"Viable Offspring Derived from Fetal and Adult Mammalian Cells" (1997), by Ian Wilmut et al.
Keywords: Dolly the sheep
In the 1990s, Ian Wilmut, Jim McWhir, and Keith Campbell performed experiments while working at the Roslin Institute in Roslin, Scotland. Wilmut, McWhir, and Campbell collaborated with Angelica Schnieke and Alex J. Kind at PPL Therapeutics in Roslin, a company researching cloning and genetic manipulation for livestock. Their experiments resulted in several sheep being born in July 1996, one of which was a sheep named Dolly born 5 July 1996. Dolly was the first sheep cloned and developed from the nuclei of fully differentiated adult cells, rather than from the nuclei of early embryonic cells. They published their results in "Viable Offspring Derived from Fetal and Adult Mammalian Cells" (abbreviated Viable Offspring) on 27 February 1997.
In 1993, Wilmut, Campbell, and collaborators experimented on cow embryos at the Roslin Institute. These experiments helped develop the theory that differentiated cells in an appropriate environment could develop similar to embryonic cells. For the process of cloning organisms without defects, the cow embryo experiments revealed the optimal cell cycle stage and the need to avoid chromosomal damage when transferring nuclei.
Further information came from experiments described in the 1996 article titled "Sheep Cloned by Nuclear Transfer from a Cultured Cell Line." Campbell, McWhir, Ritchie, and Wilmut conducted experiments in which they cloned sheep from an established embryonic cell line experiments that produced the sheep named Megan and Morag. The scientists developed techniques and concepts from the sheep experiments, including how transferring nuclei during the resting state in the cell cycle called quiescence improves success rates. In the experiments, the scientist removed the nucleus from an egg cell and inserted a donor egg cell to replace the removed nucleus, a modified version of the technique called somatic cell nuclear transfer.
Wilmut was part of various animal embryo experiments at the Roslin Institute. Schnieke studied bioengineering at the Heinrich-Pette Institute in Hamburg, Germany, and subsequently at the Whitehead Institute of the Massachusetts Institute of Technology in Cambridge, Massachusetts. Before coming to the Roslin Institute, she researched modes to transmit genetic material into cells using RNA viruses of the Retroviridae family called retroviral vectors to incorporate therapeutic genes into host cells. She also worked on the production of cross-species genetic modified or transgenic animal models, and preventing specific gene expression in a process called gene knockout.
McWhir worked with embryonic stem cells in livestock at the University of Cambridge in Cambridge, United Kingdom, before working at the Roslin Institute. Kind was Schnieke's husband and worked at PPL Therapeutics. Keith Campbell had previously studied the reprogramming of cell nuclei as well as the transplantation of frog nuclear material. Campbell used an experimental method developed by Robert Briggs and Thomas Joseph King in 1952 called nuclear transplantation at the Institute for Cancer Research in Fox Chase, Pennsylvania, which in 1974 became the Fox Chase Cancer Center in Philadelphia, Pennsylvania.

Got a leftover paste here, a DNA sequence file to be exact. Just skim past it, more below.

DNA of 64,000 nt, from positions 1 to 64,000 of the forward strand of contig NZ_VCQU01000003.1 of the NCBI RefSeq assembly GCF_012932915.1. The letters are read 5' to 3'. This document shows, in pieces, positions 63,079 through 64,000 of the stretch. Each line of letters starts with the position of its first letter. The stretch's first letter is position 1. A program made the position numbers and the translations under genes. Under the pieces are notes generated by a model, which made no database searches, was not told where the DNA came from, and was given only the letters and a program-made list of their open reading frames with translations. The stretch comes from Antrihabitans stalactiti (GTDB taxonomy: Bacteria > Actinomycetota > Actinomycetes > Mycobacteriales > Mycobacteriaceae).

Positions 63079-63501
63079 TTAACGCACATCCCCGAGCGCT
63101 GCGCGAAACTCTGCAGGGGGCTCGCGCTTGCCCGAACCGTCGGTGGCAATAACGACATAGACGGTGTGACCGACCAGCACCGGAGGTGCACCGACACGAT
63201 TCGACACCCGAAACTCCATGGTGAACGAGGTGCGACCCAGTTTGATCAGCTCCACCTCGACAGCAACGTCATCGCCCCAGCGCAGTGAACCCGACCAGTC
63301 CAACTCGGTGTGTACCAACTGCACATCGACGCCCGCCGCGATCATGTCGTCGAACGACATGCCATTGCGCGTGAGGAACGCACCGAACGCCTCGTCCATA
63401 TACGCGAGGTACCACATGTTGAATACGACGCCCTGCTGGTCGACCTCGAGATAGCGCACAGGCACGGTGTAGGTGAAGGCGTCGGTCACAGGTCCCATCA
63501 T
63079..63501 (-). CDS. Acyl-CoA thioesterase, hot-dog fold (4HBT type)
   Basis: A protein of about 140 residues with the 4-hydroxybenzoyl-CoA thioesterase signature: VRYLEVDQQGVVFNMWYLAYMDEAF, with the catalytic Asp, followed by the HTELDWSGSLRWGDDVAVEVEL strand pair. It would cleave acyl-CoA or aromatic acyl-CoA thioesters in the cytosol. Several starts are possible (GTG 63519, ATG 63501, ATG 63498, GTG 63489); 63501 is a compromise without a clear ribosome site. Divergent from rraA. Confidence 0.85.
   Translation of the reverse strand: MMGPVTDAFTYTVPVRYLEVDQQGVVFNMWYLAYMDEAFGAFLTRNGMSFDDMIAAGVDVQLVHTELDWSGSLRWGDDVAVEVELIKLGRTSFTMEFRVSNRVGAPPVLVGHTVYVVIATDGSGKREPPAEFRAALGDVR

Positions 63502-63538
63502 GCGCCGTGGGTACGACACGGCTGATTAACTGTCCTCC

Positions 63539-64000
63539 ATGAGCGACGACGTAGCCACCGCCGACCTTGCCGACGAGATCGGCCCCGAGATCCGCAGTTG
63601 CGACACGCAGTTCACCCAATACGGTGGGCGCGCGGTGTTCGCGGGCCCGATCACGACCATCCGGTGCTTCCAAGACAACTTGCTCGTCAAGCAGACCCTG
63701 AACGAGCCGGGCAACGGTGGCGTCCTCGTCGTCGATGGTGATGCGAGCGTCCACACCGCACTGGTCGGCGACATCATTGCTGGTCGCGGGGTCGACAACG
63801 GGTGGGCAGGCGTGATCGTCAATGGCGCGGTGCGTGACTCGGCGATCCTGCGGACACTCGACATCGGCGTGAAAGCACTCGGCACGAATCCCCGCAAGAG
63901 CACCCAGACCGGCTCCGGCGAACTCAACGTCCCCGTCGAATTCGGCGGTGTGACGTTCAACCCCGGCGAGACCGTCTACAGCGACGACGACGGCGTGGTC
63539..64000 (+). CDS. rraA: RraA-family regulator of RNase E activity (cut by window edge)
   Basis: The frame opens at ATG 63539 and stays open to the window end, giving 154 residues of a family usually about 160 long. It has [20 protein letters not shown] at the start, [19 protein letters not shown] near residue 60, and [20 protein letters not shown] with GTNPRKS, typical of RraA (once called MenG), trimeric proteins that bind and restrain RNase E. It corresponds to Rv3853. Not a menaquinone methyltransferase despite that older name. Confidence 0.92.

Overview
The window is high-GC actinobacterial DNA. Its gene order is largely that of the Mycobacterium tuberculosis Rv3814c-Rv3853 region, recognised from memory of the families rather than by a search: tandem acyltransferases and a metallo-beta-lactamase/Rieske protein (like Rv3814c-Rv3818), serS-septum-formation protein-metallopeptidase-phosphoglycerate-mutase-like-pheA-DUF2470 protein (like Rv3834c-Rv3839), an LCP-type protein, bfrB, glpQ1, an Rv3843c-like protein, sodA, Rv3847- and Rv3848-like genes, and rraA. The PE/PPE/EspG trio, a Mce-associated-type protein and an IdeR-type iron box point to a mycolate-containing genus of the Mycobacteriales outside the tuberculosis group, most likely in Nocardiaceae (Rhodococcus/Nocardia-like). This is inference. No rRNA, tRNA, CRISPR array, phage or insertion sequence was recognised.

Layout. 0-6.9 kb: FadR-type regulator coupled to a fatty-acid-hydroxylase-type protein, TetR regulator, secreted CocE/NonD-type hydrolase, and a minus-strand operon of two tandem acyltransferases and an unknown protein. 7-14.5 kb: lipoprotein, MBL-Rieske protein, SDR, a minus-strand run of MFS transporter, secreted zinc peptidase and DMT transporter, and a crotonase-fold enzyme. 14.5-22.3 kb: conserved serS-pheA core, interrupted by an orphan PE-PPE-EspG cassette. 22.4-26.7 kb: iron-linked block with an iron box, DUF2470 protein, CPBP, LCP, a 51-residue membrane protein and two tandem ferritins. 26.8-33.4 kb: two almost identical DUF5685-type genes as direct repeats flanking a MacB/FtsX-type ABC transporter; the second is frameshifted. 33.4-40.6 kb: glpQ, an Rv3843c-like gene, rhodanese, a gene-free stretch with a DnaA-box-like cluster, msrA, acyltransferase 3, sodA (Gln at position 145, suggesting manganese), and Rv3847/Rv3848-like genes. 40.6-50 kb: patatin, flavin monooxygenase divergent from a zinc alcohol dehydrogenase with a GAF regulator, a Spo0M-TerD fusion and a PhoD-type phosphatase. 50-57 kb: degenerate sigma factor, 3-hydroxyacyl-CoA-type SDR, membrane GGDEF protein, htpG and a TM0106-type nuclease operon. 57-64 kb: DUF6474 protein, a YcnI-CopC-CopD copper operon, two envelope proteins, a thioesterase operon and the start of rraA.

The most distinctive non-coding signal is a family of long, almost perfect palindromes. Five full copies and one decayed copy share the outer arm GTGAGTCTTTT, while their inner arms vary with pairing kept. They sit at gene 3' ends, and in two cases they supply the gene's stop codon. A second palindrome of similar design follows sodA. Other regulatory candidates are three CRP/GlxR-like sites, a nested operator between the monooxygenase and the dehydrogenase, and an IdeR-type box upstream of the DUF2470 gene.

Alan Coleman directed research at the Roslin Institute at the time of the Dolly experiments. Coleman received his PhD in 1974 while studying with John Gurdon at Cambridge University, he worked on theories of cloning, and he often used frogs for his research. Gurdon's 1975 experiments did not show that adult cell nuclei could create fully developed adult frogs. However, after the sheep experiments in 1996 showed the success of transplanting cells in quiescence, the scientists at the Roslin Institute hypothesized that they could clone a mammal from adult cells, despite Gurdon's results that indicated otherwise. Wilmut later said that Coleman was somewhat skeptical, due to his experience with Gurdon, of what the scientists could accomplish.
The researchers tested their hypothesis with embryonic, fetal, and adult sheep cell samples. The embryonic cells came from a day-nine embryo, the fetal cells came from a day-twenty-six fetus, and the adult cells came from a mammary gland of a six-year-old female sheep (ewe) that was in her last trimester of pregnancy. Schnieke suggested using the mammary cells because they appeared similar to the embryo cells used to clone the first sheep Megan and Morag in the 1995 sheep experiment. The scientists used the method derived from 1995 experiments "Sheep Cloned by Nuclear Transfer from a Cultured Cell Line" to implant the cells of different ages into recipient egg cells.
The cells began embryo formation and the scientists then transferred the embryos that developed into a thin-walled early embryo, called a blastocyst, into awaiting ewes, and they used ultrasound to check on prenatal development. The results of the ultrasound showed twenty-one fetuses developing normally in fifty to sixty days into the experiment. After the fifty to sixty day interval, the scientists continued to perform ultrasounds in fourteen-day intervals. Sixty-two percent of the fetuses were lost during the intervals after the fifty to sixty days, which, they suggested in the experiment was much greater than the natural prenatal loss of six percent.